by Steven Ertelt
March 30, 2005
Boston, MA (LifeNews.com) — Massachusetts lawmakers have unveiled new legislation to promote embryonic stem cell research, but the measure may not be able to overcome an expected veto by Governor Mitt Romney.
State senators announced the bill on Tuesday, which affirms the state’s support for the controversial research and requires scientists wanting to destroy human embryos to obtain a license from the Department of Public Health.
The measure also sets fines of as much as $1 million for violating its provisions.
The Senate is expected to approve the measure Thursday, according to a Boston Globe report, and the state House will likely pass it shortly afterwards.
However, leading lawmakers told the Globe that they don’t believe they have enough votes to override Romney’s veto.
Earlier this month, they claimed they did and Senate President Robert Travaglini predicted the state legislature would have the necessary two-thirds votes to override a veto.
"We’re already at two-thirds," he told the Associated Press.
Meanwhile, Romney reiterated his opposition to embryonic stem cell research on Tuesday.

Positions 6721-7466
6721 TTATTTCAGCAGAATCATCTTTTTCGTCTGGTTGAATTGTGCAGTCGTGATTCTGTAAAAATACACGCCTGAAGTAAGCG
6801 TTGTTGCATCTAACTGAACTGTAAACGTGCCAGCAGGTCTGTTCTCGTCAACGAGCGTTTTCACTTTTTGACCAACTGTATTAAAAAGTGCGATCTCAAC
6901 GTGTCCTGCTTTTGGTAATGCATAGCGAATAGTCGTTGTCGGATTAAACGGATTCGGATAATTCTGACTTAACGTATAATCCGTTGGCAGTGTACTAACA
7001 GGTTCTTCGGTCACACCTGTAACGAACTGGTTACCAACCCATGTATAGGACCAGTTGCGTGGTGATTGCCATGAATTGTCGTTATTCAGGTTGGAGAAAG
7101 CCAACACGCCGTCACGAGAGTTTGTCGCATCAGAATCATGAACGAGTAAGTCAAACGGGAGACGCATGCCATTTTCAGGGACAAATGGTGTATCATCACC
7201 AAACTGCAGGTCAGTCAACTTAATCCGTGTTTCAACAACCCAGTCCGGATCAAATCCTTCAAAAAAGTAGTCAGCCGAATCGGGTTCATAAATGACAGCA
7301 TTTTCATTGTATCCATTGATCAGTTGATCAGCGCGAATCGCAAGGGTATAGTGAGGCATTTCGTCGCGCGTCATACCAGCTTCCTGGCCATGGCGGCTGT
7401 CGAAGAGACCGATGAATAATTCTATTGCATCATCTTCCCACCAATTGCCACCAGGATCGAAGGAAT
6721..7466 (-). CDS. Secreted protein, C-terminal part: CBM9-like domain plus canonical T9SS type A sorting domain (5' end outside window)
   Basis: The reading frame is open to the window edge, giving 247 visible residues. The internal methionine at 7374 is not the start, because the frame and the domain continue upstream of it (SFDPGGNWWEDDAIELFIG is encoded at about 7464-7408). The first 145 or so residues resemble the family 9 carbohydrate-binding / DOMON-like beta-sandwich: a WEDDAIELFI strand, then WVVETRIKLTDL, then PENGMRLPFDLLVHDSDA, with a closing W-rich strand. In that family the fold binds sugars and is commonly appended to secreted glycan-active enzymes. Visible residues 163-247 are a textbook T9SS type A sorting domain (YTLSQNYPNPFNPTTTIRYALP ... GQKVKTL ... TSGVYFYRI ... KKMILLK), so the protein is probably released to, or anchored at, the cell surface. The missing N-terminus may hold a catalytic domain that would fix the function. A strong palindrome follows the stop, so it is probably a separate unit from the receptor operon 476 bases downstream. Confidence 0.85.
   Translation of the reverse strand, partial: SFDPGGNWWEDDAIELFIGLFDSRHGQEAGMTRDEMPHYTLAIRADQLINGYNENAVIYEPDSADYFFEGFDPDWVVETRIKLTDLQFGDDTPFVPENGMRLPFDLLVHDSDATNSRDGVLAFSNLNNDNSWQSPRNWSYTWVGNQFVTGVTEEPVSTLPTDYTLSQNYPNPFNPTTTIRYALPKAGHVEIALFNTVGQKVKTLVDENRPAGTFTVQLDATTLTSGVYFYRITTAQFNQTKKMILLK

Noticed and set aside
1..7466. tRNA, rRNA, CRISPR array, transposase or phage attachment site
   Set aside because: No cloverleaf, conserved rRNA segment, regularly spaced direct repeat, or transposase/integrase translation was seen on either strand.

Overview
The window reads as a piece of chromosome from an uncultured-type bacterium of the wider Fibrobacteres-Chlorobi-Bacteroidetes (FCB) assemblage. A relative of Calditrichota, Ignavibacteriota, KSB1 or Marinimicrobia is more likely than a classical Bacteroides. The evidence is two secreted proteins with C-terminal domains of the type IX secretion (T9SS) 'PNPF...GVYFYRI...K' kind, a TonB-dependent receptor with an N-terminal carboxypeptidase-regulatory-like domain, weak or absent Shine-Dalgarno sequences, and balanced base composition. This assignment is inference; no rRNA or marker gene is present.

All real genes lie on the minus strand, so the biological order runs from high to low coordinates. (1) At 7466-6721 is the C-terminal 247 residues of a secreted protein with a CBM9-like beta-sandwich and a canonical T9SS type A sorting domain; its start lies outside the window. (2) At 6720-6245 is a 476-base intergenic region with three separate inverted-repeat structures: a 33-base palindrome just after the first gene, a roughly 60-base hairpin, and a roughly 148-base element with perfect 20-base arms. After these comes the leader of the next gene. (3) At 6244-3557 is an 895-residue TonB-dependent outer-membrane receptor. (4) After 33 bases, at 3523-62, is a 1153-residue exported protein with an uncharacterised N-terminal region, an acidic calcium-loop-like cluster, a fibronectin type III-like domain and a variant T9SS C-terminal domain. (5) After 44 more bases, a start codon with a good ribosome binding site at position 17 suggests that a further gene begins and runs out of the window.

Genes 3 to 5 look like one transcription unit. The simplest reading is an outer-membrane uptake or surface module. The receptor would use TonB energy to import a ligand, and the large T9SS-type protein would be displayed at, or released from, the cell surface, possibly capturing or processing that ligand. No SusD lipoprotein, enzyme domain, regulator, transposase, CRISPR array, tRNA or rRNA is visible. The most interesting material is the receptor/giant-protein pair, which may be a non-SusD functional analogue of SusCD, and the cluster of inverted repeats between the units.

”If you create an embryo, a human embryo, which if you implant it in a woman could become a human child, you have created new human life," Romney said. ”It’s not breathing yet, but it’s life."
Romney also blasted a television commercial financed by former Democratic lieutenant governor candidate Chris Gabrieli which claims Romney opposes all forms of stem cell research. The governor backs research that uses adult stem cells, which have already produced dozens of cures and treatments.
Joe Ganley, a spokesman for Gabrieli confirmed to the Globe that WCVB-TV asked him to change the wording of the ad.
Pro-life organizations spoke out against the bill at a hearing last month.
"Embryonic stem cells can only be obtained by destroying the human embryo,” said Maria Parker, a spokeswoman for the Massachusetts Catholic Conference. "The human embryo, however it is created, is an actual, real human being.”
"We all know, apart from any religious teaching, that it is morally wrong to kill another human being,” Parker added.
Related web sites:
Massachusetts State Legislature – https://www.mass.gov/legis/legis.htm